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California Court PAGA decision allows employees to sue bosses twice



The U.S. Supreme Court amended that rule in 2022, with its decision on the Viking River Cruises v. Moriana suit. This decision gave precedence to the Federal Arbitration Act (FAA) deciding that individual PAGA claims could in fact be compelled to arbitration. However, the ruling maintained that pre-dispute, wholesale PAGA waivers by employers were still unenforceable, and representative PAGA claims would still have to be decided in civil court.

This was a win for employers, Saad says, as it meant plaintiffs could not have an individual PAGA claim in arbitration and a representative, non-individual claim in the courts as well. But this latest California decision on Adolph meant that they can.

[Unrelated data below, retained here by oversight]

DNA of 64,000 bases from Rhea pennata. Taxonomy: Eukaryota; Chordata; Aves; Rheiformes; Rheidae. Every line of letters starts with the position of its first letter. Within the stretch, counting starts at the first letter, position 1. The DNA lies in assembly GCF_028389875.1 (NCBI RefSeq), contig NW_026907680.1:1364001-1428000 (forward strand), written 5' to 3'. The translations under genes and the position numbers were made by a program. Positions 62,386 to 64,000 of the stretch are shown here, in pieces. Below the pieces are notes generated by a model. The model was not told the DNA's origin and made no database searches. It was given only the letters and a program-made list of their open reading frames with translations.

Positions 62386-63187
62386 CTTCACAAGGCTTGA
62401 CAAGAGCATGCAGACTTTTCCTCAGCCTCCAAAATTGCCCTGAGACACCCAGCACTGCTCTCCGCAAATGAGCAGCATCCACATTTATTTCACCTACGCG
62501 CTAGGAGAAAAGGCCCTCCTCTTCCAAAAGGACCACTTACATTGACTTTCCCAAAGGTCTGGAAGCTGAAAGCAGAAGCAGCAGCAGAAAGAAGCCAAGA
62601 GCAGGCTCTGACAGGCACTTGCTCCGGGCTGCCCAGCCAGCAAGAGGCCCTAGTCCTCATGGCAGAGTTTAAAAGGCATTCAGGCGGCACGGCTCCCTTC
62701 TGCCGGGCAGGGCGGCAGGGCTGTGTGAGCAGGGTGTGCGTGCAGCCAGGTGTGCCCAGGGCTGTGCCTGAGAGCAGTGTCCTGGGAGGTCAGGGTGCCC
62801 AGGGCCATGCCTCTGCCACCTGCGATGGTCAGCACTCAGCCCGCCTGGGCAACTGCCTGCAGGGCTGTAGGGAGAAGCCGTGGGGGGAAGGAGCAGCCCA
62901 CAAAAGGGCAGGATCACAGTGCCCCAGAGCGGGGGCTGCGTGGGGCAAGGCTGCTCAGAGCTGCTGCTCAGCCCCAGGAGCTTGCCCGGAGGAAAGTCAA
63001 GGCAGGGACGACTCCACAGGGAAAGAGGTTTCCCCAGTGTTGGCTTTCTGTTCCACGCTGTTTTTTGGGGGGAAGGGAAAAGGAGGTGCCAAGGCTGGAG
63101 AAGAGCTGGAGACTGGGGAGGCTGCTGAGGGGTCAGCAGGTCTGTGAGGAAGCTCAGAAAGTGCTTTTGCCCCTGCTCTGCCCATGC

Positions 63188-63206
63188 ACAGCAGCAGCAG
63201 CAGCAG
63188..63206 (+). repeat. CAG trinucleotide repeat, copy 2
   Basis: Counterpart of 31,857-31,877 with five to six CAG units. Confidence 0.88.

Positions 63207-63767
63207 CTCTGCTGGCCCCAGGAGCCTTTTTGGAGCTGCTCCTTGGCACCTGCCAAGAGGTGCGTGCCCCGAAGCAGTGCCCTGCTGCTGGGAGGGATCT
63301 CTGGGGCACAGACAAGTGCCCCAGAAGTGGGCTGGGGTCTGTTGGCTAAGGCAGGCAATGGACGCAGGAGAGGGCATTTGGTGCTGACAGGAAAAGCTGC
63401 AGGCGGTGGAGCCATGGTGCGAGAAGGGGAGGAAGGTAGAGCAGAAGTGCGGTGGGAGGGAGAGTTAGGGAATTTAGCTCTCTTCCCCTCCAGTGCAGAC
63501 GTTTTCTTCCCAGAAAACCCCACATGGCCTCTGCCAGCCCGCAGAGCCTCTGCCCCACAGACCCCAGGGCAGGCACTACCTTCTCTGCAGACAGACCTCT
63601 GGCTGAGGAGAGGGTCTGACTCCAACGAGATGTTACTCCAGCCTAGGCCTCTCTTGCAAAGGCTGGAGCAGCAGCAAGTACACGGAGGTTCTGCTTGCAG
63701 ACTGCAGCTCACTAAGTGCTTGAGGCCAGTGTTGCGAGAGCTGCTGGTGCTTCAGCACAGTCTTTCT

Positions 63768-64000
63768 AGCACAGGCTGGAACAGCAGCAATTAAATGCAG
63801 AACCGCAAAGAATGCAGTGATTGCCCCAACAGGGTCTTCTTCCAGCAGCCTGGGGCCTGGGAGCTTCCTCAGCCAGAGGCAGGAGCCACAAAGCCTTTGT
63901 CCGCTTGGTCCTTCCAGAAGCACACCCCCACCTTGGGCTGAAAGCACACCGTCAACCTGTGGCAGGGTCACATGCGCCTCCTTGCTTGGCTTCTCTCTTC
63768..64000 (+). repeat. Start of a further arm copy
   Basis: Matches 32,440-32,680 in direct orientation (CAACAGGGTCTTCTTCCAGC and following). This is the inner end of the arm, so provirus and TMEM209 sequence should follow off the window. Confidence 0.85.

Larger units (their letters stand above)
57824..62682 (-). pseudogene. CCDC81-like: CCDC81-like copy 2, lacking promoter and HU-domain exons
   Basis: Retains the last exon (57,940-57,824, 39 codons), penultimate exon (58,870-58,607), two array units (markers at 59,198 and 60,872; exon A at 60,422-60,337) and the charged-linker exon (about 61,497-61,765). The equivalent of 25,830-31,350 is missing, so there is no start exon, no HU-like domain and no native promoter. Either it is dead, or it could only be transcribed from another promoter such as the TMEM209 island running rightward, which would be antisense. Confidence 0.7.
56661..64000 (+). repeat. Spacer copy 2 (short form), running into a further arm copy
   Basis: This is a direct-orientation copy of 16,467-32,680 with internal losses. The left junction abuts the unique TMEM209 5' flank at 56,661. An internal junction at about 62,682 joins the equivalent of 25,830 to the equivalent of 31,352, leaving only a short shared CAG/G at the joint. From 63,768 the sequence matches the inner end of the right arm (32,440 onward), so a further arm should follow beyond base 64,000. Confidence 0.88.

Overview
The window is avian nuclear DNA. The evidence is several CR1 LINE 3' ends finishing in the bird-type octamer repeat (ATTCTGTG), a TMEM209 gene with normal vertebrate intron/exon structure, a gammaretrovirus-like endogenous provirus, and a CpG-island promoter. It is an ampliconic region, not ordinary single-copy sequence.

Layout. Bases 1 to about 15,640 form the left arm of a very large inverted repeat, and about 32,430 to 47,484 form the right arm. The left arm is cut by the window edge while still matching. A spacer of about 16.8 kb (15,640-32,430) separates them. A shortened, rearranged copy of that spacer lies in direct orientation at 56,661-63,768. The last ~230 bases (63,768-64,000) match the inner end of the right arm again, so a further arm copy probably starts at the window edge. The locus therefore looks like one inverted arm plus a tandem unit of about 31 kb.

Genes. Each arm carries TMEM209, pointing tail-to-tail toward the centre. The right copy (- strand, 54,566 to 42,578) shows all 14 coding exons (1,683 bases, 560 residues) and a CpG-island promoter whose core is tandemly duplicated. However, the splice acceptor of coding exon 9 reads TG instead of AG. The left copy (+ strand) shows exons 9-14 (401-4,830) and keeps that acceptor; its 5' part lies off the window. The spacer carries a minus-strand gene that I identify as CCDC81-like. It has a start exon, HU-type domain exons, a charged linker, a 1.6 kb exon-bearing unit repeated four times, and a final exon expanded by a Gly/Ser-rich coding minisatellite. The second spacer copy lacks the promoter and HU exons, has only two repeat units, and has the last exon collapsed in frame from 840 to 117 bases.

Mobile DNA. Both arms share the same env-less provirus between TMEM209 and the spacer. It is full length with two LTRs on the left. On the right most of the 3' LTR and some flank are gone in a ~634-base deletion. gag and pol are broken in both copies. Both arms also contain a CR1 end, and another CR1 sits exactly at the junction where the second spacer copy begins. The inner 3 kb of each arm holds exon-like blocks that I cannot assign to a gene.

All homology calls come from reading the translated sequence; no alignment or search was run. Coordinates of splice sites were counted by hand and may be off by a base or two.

Takeaway for employers: review arbitration agreements, focus on compliance

There are several things employers should be considering in light of this latest decision, Saad says.

If PAGA claims are included in arbitration agreements, employers should prepare to defend civil actions in two separate arenas: individual claims in arbitration, and representative claims in civil court. This added complexity should also be addressed with legal counsel, by closely examining arbitration agreements with the Viking and Adolph rulings in mind.

Also, examine the cost effectiveness of including PAGA claims in arbitration agreements, said Saad.

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